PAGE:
The other type is a silicone-based treatment that coats the lice in a film that literally suffocates them. As it isn’t an insecticide, they are unlikely to build up a resistance. The other bonus is that is kinder to your skin that the insecticide-based treatments. However, silicones can sometimes be associated with skin irritation. These treatments contain either Dimethicone or Cyclomethicone. It’s worth noting that this too, requires two treatments as it cannot kill the eggs. Popular brands that use this silicone-based treatment are Hedrin and Full Marks.
Both work in a similar way. They are normally applied to dry hair and left on for between 5 minutes and 8 hours. You should check the individual products for specific usage instructions. Depending on what treatment you use, there will still be an element of nit combing.
3. Get the Experts In
Yes, you can actually pay professionals to come to your home who will literally hoover your hair, sucking the lice and eggs out of your hair. Expensive yes, but instant and effective. The HairForce, charge £150 for a nit removal sucking. You normally need two appointments, spaced 7 days apart.
What can I do to reduce the risk of spreading them?
- Keep hair tied up, preferably in a plait.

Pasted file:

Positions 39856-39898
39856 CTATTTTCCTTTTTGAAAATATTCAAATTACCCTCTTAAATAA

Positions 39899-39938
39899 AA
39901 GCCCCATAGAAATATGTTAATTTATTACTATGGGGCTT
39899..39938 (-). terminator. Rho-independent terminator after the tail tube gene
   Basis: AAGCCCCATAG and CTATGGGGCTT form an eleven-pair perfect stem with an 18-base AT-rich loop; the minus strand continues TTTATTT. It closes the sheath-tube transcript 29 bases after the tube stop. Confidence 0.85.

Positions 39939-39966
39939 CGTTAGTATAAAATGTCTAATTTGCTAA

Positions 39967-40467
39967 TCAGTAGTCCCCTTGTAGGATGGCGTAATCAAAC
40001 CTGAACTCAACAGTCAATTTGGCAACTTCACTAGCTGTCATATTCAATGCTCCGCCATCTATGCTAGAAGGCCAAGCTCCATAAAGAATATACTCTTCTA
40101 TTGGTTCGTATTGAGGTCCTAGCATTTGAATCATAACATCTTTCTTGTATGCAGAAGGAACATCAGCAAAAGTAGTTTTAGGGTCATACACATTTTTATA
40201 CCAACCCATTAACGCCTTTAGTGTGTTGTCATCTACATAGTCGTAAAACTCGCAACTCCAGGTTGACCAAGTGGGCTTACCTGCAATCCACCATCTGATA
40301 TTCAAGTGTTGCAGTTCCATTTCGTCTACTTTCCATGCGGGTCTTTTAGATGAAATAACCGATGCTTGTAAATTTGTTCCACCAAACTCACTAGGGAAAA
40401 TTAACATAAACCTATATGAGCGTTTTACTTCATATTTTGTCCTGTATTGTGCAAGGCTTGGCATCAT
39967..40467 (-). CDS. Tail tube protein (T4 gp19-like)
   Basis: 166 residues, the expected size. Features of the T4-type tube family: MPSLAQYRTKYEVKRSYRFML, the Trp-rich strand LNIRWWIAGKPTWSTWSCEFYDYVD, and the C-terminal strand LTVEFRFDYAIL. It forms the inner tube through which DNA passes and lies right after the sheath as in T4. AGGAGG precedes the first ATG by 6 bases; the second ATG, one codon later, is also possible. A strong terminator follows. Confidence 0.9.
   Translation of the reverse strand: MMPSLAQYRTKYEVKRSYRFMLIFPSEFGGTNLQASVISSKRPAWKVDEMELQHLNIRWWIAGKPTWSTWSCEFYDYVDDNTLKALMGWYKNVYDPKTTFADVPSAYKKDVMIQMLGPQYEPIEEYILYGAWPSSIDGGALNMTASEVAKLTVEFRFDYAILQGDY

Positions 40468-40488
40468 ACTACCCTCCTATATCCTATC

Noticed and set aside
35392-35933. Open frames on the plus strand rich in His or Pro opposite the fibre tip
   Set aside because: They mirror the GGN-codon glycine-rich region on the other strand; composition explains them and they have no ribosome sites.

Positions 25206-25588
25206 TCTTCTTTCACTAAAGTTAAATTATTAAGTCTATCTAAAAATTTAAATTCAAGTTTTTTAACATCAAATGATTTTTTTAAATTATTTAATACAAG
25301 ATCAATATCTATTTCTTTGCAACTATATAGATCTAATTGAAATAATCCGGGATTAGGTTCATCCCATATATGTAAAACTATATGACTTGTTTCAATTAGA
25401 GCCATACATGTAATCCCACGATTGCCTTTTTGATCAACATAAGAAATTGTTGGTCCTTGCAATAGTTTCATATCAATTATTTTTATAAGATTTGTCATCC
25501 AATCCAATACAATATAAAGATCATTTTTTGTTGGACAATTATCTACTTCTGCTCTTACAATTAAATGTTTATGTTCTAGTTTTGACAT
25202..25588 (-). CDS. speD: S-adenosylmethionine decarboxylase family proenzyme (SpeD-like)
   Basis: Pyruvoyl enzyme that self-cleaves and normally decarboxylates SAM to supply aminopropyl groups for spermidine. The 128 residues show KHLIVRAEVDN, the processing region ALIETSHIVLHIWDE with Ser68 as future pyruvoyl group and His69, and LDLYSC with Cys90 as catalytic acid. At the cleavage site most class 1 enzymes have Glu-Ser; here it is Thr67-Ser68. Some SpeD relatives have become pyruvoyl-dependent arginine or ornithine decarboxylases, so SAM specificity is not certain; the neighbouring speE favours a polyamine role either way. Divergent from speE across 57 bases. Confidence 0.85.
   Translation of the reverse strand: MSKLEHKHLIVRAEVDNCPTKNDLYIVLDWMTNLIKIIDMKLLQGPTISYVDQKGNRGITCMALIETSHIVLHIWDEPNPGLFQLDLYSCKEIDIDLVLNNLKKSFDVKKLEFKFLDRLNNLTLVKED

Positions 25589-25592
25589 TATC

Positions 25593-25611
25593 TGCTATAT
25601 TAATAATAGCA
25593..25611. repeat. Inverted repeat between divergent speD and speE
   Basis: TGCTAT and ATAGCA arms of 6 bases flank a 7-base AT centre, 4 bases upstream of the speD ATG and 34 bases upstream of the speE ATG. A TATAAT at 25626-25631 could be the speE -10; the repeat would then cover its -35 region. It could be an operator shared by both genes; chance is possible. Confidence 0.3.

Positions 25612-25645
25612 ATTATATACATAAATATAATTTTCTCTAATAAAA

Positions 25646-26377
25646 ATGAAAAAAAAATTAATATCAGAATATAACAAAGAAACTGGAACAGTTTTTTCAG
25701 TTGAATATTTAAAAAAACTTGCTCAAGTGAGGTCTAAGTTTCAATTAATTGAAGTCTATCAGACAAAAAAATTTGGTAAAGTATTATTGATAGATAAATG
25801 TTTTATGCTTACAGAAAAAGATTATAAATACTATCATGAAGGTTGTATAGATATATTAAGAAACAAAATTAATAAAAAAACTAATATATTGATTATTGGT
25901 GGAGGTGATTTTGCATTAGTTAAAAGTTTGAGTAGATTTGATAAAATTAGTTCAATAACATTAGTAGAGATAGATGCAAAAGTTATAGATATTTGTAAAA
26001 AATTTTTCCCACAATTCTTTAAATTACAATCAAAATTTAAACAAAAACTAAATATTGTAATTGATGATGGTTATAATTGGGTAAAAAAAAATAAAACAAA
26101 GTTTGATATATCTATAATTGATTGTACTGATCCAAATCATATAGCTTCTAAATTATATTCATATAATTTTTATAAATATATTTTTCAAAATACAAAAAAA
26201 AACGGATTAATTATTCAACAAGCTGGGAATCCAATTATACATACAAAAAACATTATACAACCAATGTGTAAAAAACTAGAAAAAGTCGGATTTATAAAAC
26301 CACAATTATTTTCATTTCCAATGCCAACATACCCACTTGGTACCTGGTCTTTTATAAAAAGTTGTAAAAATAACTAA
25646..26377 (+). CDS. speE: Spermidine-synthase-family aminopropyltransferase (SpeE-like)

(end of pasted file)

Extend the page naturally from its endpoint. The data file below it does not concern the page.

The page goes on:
- You don’t need to wash pillows, scarves and hats as any lice that have wandered off your scalp are dying as they need your scalp to survive.
- However, it is worth clearing out any stray hairs in hairbrushes. A hair clinging to a hair strand in a brush can easily be returned to the head in a subsequent stroke.
Prevention is better than cure
Of course, we all know that prevention is better than cure, so here are a few things you can do to keep nits at bay:
- Lice hate Lavender and Tea tree oil. I put a few drops of these essential oils with some water and spray in my daughter’s hair whenever I am aware of an outbreak.
- Keep hair tied back, preferably in a plait.
- Some parents swear by Vosene Head Lice Shampoo and Leave-In Conditioning Spray, however, some parents find the smell unpleasant.
So there we have it. All you need to know about lice and nits. It’s all part of school life so there is no getting away from it. It will happen. And one unexpected consequence of having lice was the satisfaction of finding a louse in my daughter’s hair and squishing it with my fingernail. So easily pleased!
What did we do?
As I had been dreading our first nit infestation I bought Full Marks lice treatment cream a couple of years ago in preparation for such an event. It came with a nit comb. I did as instructed and did two treatments but in a bid to get rid of the critters asap, I also combed for nits every couple of days in between the chemical treatment. You’ll be pleased to know it worked.
Over to you
Let me know if you have any other tips to share with parents and carers who in a similar situation. I don’t know about you but this post has left me feeling rather itchy!